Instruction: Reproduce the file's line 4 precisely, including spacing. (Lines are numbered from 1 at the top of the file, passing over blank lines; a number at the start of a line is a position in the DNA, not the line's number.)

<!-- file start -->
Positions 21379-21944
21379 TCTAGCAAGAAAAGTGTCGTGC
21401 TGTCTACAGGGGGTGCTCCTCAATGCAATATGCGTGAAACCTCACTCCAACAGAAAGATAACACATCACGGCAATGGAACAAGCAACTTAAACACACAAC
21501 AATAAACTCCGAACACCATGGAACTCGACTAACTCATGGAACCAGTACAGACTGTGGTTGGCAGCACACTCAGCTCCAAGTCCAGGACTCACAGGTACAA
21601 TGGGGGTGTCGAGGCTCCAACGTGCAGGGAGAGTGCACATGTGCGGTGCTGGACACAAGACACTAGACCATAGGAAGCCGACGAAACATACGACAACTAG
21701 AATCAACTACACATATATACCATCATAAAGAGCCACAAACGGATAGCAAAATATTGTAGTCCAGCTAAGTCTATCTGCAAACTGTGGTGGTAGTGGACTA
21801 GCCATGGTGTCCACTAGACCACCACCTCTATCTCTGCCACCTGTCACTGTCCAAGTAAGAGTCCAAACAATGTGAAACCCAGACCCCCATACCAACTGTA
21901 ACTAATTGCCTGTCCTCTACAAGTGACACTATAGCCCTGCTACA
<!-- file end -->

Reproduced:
21501 AATAAACTCCGAACACCATGGAACTCGACTAACTCATGGAACCAGTACAGACTGTGGTTGGCAGCACACTCAGCTCCAAGTCCAGGACTCACAGGTACAA